As Legislators Tackle Health Reform, Scientists Discuss How to Prevent Costly Diseases of Aging at Sept. 23 Conference at Harvard

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As policymakers take to Capitol Hill to craft cost-saving health care legislation, scientists will gather near Beacon Hill at Harvard Medical School on September 23 to discuss potentially lifesaving research that has been predicted to change health care as we know it. The first ever Aging & Healthy Lifespan Conference will feature physicians, academic leaders and researchers presenting breakthrough scientific research and insights on social trends that could help patients live longer and healthier lives and save them money.

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The researchers at this conference are working to reduce the incidence of multiple diseases. The possible financial implications should be considered in the healthcare discussions.

As policymakers take to Capitol Hill to craft cost-saving health care legislation, scientists will gather near Beacon Hill at Harvard Medical School on September 23 to discuss potentially lifesaving research that has been predicted to change health care as we know it. The first ever Aging & Healthy Lifespan Conference will feature physicians, academic leaders and researchers presenting breakthrough scientific research and insights on social trends that could help patients live longer and healthier lives and save them money.

With the population over age 65 expected to double within 20 years and health care spending projected to rise by 25 percent, Americans may turn to a scientific solution to combat costly diseases of aging. The newest aging research being studied by experts presenting at the Aging & Healthy Lifespan Conference is expected to help combat age-related diseases like Alzheimer's, type-2 diabetes and cancer, ultimately helping patients to achieve healthier lifespans.

"The country is engaged in an important debate over how to reduce health care costs. Research focused on aging and aging processes has the potential to improve public health to a far greater extent much less expensively than science that examines only one disease at a time," said conference speaker Stephanie Lederman, Executive Director of the American Federation for Aging Research, also a conference sponsor. "The researchers at this conference are working to reduce the incidence of multiple diseases. The possible financial implications should be considered in the healthcare discussions."

The conference's agenda features more than 20 experts, who have been described as mavericks and pioneers in the field of aging research, including:

  •     David Ewing Duncan, award-winning journalist and best-selling author of seven books, including The Experimental Man, a Chief Correspondent for public radio's "Biotech Nation," a longtime commentator for NPR's "Morning Edition," and the Director of the Center for Life Science Policy and a Visiting Researcher at the Graduate School of Journalism at the University of California, Berkley.
  •     Leonard Guarente, Ph.D., Novartis Professor of Biology at the Massachusetts Institute of Technology and researcher credited with the discovery of the biochemical activities of sirtuins that have the potential to combat diseases of aging;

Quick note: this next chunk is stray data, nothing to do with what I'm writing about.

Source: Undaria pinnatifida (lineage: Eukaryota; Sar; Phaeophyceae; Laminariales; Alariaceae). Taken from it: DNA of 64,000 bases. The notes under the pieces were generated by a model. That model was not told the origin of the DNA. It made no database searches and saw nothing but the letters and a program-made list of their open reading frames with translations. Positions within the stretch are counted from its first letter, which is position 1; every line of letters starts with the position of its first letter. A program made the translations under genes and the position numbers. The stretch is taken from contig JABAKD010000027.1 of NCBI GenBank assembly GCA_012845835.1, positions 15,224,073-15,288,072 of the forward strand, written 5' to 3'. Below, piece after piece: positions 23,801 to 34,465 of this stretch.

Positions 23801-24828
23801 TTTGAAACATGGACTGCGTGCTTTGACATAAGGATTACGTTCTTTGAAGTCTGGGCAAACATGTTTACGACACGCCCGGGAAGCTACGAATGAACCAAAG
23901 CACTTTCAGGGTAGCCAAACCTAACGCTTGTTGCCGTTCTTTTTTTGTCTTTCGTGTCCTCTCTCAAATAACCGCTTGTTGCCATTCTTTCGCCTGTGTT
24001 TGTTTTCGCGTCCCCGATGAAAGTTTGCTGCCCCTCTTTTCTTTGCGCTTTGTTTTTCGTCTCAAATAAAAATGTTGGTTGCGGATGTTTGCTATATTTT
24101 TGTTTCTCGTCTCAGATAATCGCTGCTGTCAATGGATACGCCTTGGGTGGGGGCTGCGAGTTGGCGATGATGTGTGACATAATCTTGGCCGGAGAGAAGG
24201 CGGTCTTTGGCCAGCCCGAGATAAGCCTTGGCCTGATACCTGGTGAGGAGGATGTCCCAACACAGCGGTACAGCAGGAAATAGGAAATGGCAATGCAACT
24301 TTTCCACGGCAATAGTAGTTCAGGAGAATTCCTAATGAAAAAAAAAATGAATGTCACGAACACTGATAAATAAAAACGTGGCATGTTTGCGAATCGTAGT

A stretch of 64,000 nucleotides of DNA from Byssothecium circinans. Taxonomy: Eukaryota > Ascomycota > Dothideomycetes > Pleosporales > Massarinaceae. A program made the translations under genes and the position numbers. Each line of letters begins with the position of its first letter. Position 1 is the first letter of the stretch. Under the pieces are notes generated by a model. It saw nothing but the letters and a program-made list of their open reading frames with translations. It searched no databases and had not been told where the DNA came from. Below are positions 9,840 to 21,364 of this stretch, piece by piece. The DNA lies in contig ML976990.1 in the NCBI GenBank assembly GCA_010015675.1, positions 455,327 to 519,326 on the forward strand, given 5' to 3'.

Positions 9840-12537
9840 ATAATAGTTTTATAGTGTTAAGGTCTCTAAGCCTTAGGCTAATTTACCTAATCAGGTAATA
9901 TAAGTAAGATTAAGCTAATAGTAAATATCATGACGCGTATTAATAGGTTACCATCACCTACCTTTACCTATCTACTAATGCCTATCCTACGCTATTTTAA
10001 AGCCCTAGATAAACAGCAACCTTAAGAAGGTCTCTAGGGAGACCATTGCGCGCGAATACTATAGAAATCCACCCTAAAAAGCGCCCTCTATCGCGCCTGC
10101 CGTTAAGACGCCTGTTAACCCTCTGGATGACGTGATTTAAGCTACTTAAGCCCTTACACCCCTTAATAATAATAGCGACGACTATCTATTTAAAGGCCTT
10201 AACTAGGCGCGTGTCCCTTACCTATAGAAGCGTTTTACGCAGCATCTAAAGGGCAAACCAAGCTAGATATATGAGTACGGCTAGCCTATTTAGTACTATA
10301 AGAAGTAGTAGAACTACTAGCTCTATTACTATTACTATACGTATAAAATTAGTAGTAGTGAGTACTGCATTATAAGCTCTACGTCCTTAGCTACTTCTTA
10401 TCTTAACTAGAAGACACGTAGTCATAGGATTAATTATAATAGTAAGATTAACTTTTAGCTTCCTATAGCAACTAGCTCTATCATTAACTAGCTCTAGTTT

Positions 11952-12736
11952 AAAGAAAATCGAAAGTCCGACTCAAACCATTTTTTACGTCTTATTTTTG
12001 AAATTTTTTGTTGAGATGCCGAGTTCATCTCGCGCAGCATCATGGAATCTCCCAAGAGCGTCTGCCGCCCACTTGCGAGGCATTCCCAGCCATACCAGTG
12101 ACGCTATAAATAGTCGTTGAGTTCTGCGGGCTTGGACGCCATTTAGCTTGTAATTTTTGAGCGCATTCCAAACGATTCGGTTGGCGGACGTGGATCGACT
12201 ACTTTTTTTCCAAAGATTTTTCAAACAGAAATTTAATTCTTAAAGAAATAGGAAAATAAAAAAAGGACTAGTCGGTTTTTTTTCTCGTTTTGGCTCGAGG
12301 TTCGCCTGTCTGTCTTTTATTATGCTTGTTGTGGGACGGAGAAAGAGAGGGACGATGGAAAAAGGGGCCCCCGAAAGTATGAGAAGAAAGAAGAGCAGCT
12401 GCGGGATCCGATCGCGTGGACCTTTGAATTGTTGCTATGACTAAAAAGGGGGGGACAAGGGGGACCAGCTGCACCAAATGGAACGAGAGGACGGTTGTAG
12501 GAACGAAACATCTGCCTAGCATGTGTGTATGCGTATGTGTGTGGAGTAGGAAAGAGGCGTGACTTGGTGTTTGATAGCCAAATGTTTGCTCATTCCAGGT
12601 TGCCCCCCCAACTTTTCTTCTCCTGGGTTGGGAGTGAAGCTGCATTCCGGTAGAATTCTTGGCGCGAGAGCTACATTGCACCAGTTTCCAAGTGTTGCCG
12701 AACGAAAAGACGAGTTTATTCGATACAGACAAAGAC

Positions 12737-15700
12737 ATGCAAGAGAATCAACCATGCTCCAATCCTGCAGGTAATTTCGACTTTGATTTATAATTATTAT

•     Cynthia Kenyon, Ph.D., Director of Hillblom Center for the Biology of Aging, University of California, San Francisco, who first discovered that genetic dissection influences aging;
  •     Michael F. Roizen, M.D., Co-Founder of RealAge and award-winning, #1 New York Times bestselling author and co-author of five books in the RealAge series, including RealAge: Are You as Young as You Can Be? and YOU: The Owner's Manual: An Insider's Guide to the Body that Will Make You Healthier and Younger, co-authored with Dr. Mehmet Oz.
  •     David Sinclair, Ph.D., Sirtris Co-Founder, Scientific Advisory Board Co-Chair and Associate Professor of Pathology at Harvard Medical School and key contributor to the scientific understanding of aging;
  •     Christoph Westphal, M.D., Ph.D., Chief Executive Officer, Sirtris, a GSK Company and Senior Vice President, Centre of Excellence for External Drug Discovery, GSK. Sirtris is focused on discovering and developing drugs to treat diseases of aging.

Speakers at the Aging & Healthy Lifespan Conference, which is open to the public, will present emerging research into scientific and medical advances in aging, as well as lifestyle and demographic trends on two speaker tracks. One track will focus on new research and insights in the science of aging including updates on the science behind sirtuins and resveratrol, the key ingredient in red wine that researchers believe has the power to slow symptoms of aging. The second track will feature emerging social trends in lifestyles, behaviors and activities of the aging population.

The conference will also feature insight from leading research and advocacy associations, such as the American Federation for Aging Research (AFAR), which has been on the forefront of revolutionary approaches to the science of healthier aging for the past 28 years.

The Aging & Healthy Lifespan Conference is sponsored by Pure Communications, the American Federation for Aging Research and Merriman Curhan Ford. Registration is now open for the conference, which will be held on Wednesday, Sept. 23 from 8:30 a.m. to 4:00 p.m. in the Joseph B. Martin Conference Center in Harvard Medical School. Guests can learn more about the conference or register online by visiting, http://www.healthylifespanconference.com .

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